In the DESCRIPTION variable, add a new ATTRIBUTE with BLOCK NAME of “$PRPSHEET” and ATTRIBUTE NAME set to same value as the Custom Property attribute (i.e. most likely “description”).

When you go to test this, you need to MAKE SURE you put some geometry into your test part and insert at least ONE VIEW onto the test drawing !!

This will also work just fine if the description is entered in the Save As dialog box for the part vs the data card. It all goes to the same place.

Holy cow… Did I just write a Blog on EPDM !??!

Randy Simmons

Application Engineer, CSWP 3DVision Technologies

Register Now for the Greater Evansville Area SolidWorks User Group (GEASWUG) Meeting Thursday, March 20th

Thursday, February 20th, 2014

3DVision invites you to register for the Greater Evansville Area SolidWorks User Group (GEASWUG) Meeting Thursday, March 20th. SolidWorks Product Manger PDM Solutions, Kurt Lundstedt and SolidWorks Research and Development, System and Tools, David Leblanc, will be joining the meeting. 3DVision’s very own Application Engineer, Chris Snider will be presenting, “Multi-bodies are Better than One.”

5:00-5:30 Network and Dinner
5:30-5:45 Opening Remarks
5:45-6:15 Kurt Lundstedt
6:15-7:00 David Leblanc –“CAD Admin Dashboard & Beta”
7:00-7:15 Break
7:15-8:15 Chris Snider from 3DVision – “Multi-bodies are Better than One”
8:15-9:15 Giveaways and Networking

Berry Plastics Corporation

For more information, email

Click here to RSVP.

Lauren Hiller

Marketing Associate 3DVision Technologies

Register Now for the Northern Indiana SolidWorks User Group (NISWUG) Meeting Tuesday, March 11th

Tuesday, February 18th, 2014

3DVision invites you to register for the Northern Indiana SolidWorks User Group (NISWUG) Meeting Tuesday, March 11th. There will be a presentation by ExactFlat Director of Sales, Andrew Rudisill, about ExactFlat Design Studio for SolidWorks. You won’t want to miss what’s new in Sheet Metal as well as some tips and tricks!

5:00-5:30 Meet, Greet and Eat
5:30-5:50 SolidWorks World 2014 Recap
5:50-6:00 Break
6:00-6:50 “ExactFlat Design Studio for SolidWorks” Presenter: Andrew Rudisill- ExactFlat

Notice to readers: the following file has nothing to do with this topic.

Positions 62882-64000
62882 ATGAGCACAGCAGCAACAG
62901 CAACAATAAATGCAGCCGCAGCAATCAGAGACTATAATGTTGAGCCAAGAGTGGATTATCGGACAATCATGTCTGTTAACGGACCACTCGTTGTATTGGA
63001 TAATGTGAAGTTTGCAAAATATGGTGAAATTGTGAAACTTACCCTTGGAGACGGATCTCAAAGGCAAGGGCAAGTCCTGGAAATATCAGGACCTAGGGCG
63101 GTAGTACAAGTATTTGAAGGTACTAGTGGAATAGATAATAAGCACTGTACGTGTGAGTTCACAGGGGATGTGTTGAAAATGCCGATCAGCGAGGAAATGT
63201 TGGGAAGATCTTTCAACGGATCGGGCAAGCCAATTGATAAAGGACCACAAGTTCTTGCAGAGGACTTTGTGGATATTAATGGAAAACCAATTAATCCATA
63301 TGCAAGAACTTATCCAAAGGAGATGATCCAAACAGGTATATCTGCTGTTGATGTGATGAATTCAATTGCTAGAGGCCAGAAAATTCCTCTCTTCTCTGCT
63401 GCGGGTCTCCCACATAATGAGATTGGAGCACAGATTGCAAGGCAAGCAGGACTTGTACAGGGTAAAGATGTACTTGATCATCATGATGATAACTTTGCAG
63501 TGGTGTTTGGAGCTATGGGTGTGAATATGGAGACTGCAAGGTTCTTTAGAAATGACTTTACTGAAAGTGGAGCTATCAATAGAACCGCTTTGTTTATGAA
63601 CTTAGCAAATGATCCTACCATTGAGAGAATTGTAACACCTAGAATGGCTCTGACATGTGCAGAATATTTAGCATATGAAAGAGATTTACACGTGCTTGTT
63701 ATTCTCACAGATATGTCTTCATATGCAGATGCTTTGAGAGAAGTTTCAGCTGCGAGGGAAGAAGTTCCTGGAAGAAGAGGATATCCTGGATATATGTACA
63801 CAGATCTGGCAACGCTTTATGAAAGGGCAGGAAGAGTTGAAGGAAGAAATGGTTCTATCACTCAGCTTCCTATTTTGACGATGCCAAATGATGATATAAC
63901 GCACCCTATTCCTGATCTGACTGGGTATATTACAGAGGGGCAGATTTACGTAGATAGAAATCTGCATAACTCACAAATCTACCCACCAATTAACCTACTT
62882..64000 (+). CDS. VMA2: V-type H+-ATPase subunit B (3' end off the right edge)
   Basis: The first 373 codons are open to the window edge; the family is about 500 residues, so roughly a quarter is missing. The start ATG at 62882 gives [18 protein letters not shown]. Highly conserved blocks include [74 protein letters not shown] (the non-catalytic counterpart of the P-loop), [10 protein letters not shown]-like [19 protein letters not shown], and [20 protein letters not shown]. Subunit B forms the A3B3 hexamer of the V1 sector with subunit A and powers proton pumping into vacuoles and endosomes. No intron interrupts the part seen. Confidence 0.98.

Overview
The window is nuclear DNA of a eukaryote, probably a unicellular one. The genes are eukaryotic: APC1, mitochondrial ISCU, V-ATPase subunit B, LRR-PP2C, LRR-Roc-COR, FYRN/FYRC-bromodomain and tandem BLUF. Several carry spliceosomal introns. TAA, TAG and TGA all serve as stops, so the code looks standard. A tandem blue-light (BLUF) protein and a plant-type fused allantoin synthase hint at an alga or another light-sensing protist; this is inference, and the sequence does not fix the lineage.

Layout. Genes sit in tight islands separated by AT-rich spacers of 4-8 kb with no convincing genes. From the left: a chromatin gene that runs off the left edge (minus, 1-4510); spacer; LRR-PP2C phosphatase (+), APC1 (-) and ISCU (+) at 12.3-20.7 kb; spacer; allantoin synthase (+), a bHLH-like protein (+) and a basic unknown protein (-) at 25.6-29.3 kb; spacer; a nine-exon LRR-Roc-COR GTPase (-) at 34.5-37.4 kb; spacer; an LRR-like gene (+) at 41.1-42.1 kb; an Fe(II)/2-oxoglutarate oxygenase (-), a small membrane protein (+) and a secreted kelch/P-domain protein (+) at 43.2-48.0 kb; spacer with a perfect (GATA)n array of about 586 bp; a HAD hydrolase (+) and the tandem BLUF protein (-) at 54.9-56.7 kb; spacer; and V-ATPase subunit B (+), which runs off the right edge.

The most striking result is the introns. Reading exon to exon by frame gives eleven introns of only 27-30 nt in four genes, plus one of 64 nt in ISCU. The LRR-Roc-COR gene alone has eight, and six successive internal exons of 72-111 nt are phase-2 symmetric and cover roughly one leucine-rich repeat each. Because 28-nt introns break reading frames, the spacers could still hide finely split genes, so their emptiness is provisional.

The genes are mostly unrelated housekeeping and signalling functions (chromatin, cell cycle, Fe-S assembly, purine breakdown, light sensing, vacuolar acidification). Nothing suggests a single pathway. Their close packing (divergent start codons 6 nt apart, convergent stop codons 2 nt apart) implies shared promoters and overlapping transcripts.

6:50-7:00 Break
7:00-7:50 Sheet Metal- “What’s New in SolidWorks 2014” as well as “Tips and Tricks”
7:50-8:00 Giveaways and Wrap Up

LMC- Bertrand Campus
1905 Foundation Drive
Niles, MI 49120

Please RSVP to

Lauren Hiller

Marketing Associate 3DVision Technologies

SolidWorks at the 2014 Winter Olympics

Monday, February 17th, 2014

What does SolidWorks have to do with the Olympics? If you attended SolidWorks World in January, you already know that the connection is with Geoff Bodine and Bob Cuneo, the two men behind the Gold Medal winning “Night Train” Bobsled.

Geoff Bodine, winner of the Daytona 500 in 1986, contacted Bob Cuneo, owner of Chassis Dynamics, in 1992 and together they partnered to form the Bo-Dyn Bobsled project.

Click here to watch Bodine explain how he came up with the idea to build an American-made, medal-winning bobsled.

After successfully winning an Olympic gold medal in Vancouver in 2010 with the bobsled, “Night Train,” the Bo-Dyn Bobsled project decided to utilize SolidWorks to create an even faster bobsled.

Due to the difference in the track at the Sochi Games compared to the Canadian track, Bodine knew they needed to try something different. “We knew we needed an accurate and precise 3D design that could give us a realistic and cost-effective way to test and tweak Night Train 2 prototypes. The solution was SolidWorks,” said Bodine.

When it comes to bobsledding, hundredths of a second are extremely important. At the start of the race, the bobsledders run for about 5 seconds and can get up to speeds of over 25 miles per hour.

Watch the Bo-Dyn bobsled team explain how important their head engineer is to their success.

The Bobsleigh Four-man competition at the 2014 Sochi Winter Olympics will be held on February 22nd and 23rd. We will have to wait and see if Bo-Dyn and Night Train 2 bring home the gold medal!

Lauren Hiller

Marketing Associate 3DVision Technologies

3D Printing for Pinball Wizards

Thursday, February 13th, 2014

I grew up an arcade junkie.  If I had money in my pocket, I couldn’t wait to get to the nearest video game or pinball machine.  I remember when the best video games were in arcades, not something you connected to your television at home.  Which leads me to write about using 3D Printing technology to repair a bit of nostalgia.

My good friend Stuart, an Associate Professor of Communications at the University of Louisville, approached me with a problem during a round of golf.  One of his vintage pinball machines, a wondrous solid-state link to my youth, had broken.  Not the entire machine, just a piece of plastic that separates two possible paths for the pinball to travel.  As you can imagine, replacement parts for old pinball machines are not something you pick up at a local store.  So last fall on the 19th hole – that means drinking a beer to you non-golfers – Stuart handed me the broken piece and later sent me a picture of where it went in his pinball machine.

2014-0212a Broken part reference